I refer to both of these Greek texts under the general term of “Majority Text” with the abbreviation MT on this Web site and in my book Differences Between Bible Versions. I explain in detail in my book in the chapter Meaning of “Majority Text” the similarities and differences between these two texts. But in nutshell, both of these texts put an emphasis on the number of manuscripts in determining which reading is most likely original. And when a vast majority of the manuscripts support a particular reading, then both texts will follow that reading. So again, it is appropriate to refer to both by the term “Majority Text.”

However, both texts will also utilize other criteria as well, especially when the Greek manuscripts are closely divided. But each will use somewhat differing methodologies when considering factors other than number. So it is important to distinguish between these two texts. So for the former I began using the term Byzantine Majority Text, while for the latter I’ll use Hodges and Farstad’s Majority Text, or more simply H&F’s MT.

This way, the similarity yet distinction between these two text could be represented. And I’ve been using these terms for so long and throughout my writings, it would be difficult to change now. But I will also start use the term Byzantine Textform or more simply Byzantine text for the former. I use all three terms in the second edition of the ALT. But the manner in which I use them, it should be clear to the reader that these names refer to the same Greek text.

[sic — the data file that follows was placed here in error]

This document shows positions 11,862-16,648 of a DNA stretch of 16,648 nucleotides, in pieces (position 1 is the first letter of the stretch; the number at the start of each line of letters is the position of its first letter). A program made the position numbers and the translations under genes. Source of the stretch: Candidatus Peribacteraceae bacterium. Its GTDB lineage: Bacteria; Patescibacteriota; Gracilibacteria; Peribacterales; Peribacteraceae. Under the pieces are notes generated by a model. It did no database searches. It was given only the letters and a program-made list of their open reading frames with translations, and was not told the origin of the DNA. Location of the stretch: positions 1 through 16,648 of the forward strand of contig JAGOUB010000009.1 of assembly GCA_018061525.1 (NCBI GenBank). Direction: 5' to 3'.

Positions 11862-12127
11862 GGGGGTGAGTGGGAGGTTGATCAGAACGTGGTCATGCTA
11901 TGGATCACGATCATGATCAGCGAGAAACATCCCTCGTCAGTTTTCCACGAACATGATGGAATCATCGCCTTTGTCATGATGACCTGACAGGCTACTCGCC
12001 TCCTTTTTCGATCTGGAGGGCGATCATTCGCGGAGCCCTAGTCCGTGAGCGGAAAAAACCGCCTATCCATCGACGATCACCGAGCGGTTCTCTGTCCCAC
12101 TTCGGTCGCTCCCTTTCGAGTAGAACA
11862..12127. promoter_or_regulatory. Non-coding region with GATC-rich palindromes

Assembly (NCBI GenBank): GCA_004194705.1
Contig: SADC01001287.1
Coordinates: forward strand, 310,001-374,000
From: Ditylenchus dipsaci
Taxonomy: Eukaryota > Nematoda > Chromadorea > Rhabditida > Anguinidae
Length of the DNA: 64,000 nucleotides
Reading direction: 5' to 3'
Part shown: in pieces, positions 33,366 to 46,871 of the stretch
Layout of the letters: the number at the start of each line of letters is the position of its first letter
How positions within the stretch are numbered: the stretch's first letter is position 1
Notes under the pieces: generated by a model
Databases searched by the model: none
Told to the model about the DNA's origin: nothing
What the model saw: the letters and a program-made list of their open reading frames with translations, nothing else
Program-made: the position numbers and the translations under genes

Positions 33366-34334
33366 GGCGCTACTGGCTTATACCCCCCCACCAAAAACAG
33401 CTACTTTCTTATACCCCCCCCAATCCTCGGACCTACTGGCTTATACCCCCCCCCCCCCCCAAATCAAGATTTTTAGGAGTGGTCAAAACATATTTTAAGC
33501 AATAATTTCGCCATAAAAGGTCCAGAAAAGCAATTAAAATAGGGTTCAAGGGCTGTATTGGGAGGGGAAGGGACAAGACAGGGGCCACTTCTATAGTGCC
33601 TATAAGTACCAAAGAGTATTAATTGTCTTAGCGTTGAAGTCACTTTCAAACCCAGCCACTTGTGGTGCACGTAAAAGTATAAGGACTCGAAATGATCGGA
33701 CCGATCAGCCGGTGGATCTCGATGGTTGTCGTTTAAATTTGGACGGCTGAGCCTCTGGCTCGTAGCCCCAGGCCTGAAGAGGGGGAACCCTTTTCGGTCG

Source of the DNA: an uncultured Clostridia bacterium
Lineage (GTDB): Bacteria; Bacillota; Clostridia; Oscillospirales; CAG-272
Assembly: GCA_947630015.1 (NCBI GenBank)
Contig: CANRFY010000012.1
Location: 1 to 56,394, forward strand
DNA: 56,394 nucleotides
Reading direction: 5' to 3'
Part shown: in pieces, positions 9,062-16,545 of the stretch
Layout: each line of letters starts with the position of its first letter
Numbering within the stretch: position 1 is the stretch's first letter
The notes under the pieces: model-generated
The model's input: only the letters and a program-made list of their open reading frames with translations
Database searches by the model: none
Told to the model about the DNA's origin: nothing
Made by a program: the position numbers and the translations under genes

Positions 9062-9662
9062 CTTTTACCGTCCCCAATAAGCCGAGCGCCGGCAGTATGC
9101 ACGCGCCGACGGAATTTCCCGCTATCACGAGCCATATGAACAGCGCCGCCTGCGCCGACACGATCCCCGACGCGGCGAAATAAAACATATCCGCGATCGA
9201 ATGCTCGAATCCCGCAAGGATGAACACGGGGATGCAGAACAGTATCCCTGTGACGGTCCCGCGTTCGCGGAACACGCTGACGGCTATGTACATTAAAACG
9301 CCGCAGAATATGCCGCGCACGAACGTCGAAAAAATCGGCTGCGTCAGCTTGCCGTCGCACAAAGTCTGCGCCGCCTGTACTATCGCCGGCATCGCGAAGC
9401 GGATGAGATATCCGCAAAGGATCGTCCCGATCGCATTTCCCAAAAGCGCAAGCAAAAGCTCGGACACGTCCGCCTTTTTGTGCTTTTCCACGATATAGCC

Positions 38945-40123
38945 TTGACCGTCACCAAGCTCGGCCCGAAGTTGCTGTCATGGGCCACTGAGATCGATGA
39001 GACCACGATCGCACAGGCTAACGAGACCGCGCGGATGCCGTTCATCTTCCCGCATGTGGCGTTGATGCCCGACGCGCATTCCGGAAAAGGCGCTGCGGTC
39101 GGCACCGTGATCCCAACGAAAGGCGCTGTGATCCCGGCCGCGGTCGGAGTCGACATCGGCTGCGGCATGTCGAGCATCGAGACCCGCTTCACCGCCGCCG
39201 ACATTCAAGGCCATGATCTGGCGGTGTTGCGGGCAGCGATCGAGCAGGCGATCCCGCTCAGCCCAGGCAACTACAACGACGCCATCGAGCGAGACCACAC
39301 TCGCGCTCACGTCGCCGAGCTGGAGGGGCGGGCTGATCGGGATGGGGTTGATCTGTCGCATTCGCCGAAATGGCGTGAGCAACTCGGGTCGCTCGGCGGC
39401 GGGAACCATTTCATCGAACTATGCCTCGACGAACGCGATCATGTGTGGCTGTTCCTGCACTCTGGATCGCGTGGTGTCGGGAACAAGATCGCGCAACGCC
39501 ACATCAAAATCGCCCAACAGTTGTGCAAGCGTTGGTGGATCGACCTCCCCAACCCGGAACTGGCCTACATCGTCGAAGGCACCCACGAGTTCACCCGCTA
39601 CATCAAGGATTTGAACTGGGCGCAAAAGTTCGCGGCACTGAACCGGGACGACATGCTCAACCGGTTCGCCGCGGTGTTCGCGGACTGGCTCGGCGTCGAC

Another point to note is that even with their different methodologies, these two Majority Texts are virtually identical. The reason for this is the vast majority of the time, a vast majority of the manuscripts supports a particular reading. And even for the closely divided readings, even with their different methodologies, these two texts often arrive at the same conclusions. This is why I was able to utilize the H&F's MT-based NKJV Interlinear while translating the ALT from the Byzantine Majority Text.